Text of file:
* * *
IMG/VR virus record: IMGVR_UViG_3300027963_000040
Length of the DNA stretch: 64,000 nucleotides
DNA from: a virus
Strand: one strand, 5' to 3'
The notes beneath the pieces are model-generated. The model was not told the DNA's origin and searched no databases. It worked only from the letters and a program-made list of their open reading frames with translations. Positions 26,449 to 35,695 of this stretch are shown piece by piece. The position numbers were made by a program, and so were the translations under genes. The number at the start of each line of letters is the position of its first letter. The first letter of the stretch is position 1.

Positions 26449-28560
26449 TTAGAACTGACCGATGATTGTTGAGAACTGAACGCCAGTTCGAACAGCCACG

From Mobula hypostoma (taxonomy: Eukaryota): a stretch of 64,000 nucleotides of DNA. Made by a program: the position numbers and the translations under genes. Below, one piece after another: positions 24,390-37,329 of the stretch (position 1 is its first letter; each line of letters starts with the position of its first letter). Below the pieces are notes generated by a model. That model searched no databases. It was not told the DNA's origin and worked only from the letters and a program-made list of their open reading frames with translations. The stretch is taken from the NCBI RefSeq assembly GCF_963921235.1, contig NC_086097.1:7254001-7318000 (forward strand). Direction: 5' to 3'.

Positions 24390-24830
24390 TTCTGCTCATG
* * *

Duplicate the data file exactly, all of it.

IMG/VR virus record: IMGVR_UViG_3300027963_000040
Length of the DNA stretch: 64,000 nucleotides
DNA from: a virus
Strand: one strand, 5' to 3'
The notes beneath the pieces are model-generated. The model was not told the DNA's origin and searched no databases. It worked only from the letters and a program-made list of their open reading frames with translations. Positions 26,449 to 35,695 of this stretch are shown piece by piece. The position numbers were made by a program, and so were the translations under genes. The number at the start of each line of letters is the position of its first letter. The first letter of the stretch is position 1.

Positions 26449-28560
26449 TTAGAACTGACCGATGATTGTTGAGAACTGAACGCCAGTTCGAACAGCCACG

From Mobula hypostoma (taxonomy: Eukaryota): a stretch of 64,000 nucleotides of DNA. Made by a program: the position numbers and the translations under genes. Below, one piece after another: positions 24,390-37,329 of the stretch (position 1 is its first letter; each line of letters starts with the position of its first letter). Below the pieces are notes generated by a model. That model searched no databases. It was not told the DNA's origin and worked only from the letters and a program-made list of their open reading frames with translations. The stretch is taken from the NCBI RefSeq assembly GCF_963921235.1, contig NC_086097.1:7254001-7318000 (forward strand). Direction: 5' to 3'.

Positions 24390-24830
24390 TTCTGCTCATG